ILO Core Conventions Ratified:

None listed

Reported Violations – 2012

Attempted Murders: 10
Threats: 10

Documented violations – actual number of cases may be higher


The private sector remains out of reach for trade unions, in spite of the Labour Law that came into force in January 2011, and the Law on Trade Unions adopted in July. Anti-union pressure from employers and inefficient court protection mean that many workers are afraid to join a union, or even to report violations of their rights. The large informal economy also puts many workers outside the scope of the unions.


Hashim Thaçi was reappointed Prime Minister in February 2011, following his win in the December 2010 elections, and for the first time the cabinet included a member of the Serbian minority. After the appointment of Behgjet Pacolli as President was overturned on constitutional grounds, parliament eventually elected the Deputy Director of the Kosovo police, Atifete Jahjaga, as the first woman and non-partisan President of the Republic. EU-facilitated dialogue with Serbia started in March 2011 and, in spite of being slowed down by ethnic tensions and clashes in Northern Kosovo during the summer, resulted in five deals on technical issues by the end of the year. By September 2011, Kosovo was recognised by 87 UN Member States, including 22 of the 27 EU Member States.

Trade union rights in law

With the adoption of the Law on Labour on 1 November 2010 an important step was taken to solidify the trade union rights situation in Kosovo. The new Law recognises the right to freedom of association – a right already guaranteed by the 2008 Constitution – as well as the right to strike, but provides that these rights shall be further regulated by special laws.

The Law on Strikes was adopted on 22 July 2010, while the Law on Trade Union Organisations was adopted on 28 July 2011 and Law on Social and Economic Council was adopted on 21 July 2011. The Law on Labour and Law on Trade Union Organisations regulates the conclusion of collective contracts at the enterprise, branch and state level, but fails to explicitly prohibit anti-union discrimination.

Link to additional detailed information regarding the legislation on the ITUC website here

In practice

Private sector non-unionised: In spite of the Labour Law, which came into force on 1 January 2011, and the Law on Union Organisation adopted in July 2011, the private sector remains almost completely non-unionised. Weak law enforcement and the lack of effective protection by the courts mean that workers continue to be threatened with dismissals or other forms of anti-union discrimination if they join a union. Violations of workers' rights have increased in recent years, after the privatisation of state-owned companies began. Around 30% of all employees are employed in the informal economy, without any guarantee of even the most fundamental workers' rights.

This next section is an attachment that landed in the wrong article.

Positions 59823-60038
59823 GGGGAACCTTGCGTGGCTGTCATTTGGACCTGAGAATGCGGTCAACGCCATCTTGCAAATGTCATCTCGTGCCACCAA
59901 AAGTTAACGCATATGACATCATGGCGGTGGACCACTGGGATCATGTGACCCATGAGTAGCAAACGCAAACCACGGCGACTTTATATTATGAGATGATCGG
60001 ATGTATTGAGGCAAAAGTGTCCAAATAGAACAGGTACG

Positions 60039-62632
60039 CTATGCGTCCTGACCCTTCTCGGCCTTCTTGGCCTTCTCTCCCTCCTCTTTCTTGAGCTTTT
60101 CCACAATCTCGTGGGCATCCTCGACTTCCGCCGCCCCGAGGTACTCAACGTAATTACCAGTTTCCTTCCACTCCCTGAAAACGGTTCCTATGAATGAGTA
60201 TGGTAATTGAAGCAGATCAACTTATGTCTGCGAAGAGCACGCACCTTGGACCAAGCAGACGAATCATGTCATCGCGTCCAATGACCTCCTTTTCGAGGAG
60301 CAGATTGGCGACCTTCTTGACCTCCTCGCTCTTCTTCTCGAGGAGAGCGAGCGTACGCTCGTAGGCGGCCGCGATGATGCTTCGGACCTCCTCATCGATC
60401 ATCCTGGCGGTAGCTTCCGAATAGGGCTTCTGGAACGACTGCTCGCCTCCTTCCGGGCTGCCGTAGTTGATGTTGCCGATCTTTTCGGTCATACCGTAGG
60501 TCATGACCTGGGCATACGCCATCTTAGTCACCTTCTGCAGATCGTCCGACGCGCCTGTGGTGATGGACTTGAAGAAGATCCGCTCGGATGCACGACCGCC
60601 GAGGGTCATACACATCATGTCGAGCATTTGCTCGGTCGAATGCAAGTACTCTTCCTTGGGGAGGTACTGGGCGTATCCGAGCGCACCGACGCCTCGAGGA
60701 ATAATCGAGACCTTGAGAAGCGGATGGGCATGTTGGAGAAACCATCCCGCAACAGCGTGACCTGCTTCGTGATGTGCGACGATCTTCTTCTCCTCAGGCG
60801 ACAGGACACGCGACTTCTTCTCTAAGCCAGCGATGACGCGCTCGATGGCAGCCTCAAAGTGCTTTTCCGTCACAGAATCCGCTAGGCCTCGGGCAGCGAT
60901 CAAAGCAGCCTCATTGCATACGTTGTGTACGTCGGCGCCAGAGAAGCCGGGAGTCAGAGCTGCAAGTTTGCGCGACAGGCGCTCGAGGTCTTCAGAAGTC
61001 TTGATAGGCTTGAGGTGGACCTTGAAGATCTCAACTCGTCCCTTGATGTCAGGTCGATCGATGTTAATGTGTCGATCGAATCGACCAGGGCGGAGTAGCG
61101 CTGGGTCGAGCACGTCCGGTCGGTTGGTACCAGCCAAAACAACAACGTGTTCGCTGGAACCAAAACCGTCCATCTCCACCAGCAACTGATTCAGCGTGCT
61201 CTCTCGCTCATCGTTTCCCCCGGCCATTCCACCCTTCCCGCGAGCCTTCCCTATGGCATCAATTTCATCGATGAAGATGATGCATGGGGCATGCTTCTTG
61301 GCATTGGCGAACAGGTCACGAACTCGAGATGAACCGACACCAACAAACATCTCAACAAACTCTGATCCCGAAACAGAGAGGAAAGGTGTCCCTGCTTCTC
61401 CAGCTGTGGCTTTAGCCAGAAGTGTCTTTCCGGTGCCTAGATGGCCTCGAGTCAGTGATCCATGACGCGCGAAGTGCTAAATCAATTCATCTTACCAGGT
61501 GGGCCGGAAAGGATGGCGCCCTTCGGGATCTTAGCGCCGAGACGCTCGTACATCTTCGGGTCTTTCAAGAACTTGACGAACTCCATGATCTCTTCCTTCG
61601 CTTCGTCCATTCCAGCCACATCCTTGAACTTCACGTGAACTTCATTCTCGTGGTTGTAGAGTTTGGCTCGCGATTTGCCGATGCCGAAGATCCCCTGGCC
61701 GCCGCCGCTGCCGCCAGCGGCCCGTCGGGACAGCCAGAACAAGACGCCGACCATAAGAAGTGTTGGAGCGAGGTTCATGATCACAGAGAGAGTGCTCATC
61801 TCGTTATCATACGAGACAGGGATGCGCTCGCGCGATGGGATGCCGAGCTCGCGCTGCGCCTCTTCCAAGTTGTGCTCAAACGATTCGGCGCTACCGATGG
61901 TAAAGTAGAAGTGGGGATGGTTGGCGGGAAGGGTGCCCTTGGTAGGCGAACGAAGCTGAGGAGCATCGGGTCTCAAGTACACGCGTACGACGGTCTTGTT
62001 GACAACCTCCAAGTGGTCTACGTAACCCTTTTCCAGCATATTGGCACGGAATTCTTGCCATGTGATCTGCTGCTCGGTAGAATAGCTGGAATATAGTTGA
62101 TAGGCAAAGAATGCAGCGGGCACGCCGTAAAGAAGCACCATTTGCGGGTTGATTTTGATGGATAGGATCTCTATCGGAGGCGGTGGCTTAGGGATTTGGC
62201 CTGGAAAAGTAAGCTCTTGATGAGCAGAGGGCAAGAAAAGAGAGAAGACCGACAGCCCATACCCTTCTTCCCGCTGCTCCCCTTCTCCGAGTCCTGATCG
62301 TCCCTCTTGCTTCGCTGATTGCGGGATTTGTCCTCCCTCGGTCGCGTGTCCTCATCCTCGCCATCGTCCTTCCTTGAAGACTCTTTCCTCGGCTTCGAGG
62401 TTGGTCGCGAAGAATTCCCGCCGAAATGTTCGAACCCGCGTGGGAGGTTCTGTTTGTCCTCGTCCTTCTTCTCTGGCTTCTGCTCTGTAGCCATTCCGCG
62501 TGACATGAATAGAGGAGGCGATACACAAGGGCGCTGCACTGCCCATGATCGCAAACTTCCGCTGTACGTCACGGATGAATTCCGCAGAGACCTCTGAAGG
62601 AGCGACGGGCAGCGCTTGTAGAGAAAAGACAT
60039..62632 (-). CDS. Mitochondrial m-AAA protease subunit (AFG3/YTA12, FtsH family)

Weak labour law enforcement:

Workers and employers are still not very familiar with the newly adopted Labour Law and its implications, while both the Labour Inspectorate and courts lack the capacity to enforce the labour legislation and oversee its implementation. The Labour Inspectorate has only around 50 inspectors to cover more than 100,000 registered companies. The number of complaints submitted remains disproportionately low, as workers fear reprisals from employers, or are simply unaware of the legal remedies available.

The inefficiency of the courts, which have received more than 130,000 labour related cases since 2008, but have solved only around 14,000, results in workers often not trying to enforce their rights through the legal system. Even the binding decisions of the Independent Oversight Board, which receives complaints from civil servants, often remain unimplemented. A large number of violations of workers' rights, including physical assaults, continue to occur in all sectors including in international organisations, although the situation is most severe in the private sector. Overall, supervision and implementation of the labour legislation, including the right to organise, remains a serious challenge for national institutions and trade unions.

Maternity improvements undermined by employer discrimination and budget shortages: The new Labour Law, which came into force on 1 January 2011, increased maternity leave from 12 weeks to 12 months, as well as maternity leave pay from 12 weeks to nine months. As this increased the cost of employing women workers, however, many employers in the private sector, especially small and medium-sized enterprises, started to be more reluctant to hire women workers or began employing them on one-month contracts. The application of improved paid leave provision is further hindered by the insufficient government budget allocation for this.

Human trafficking and forced labour: In spite of some progress in the prosecution and prevention of trafficking of human beings, Kosovo remains a place of origin, transit and destination for victims of trafficking, most of them being women and children. There was an increase in the reported number of underage victims trafficked for sexual exploitation. Child-trafficking for the purpose of begging and other forced labour remains at high levels.


No entry for this country for this year

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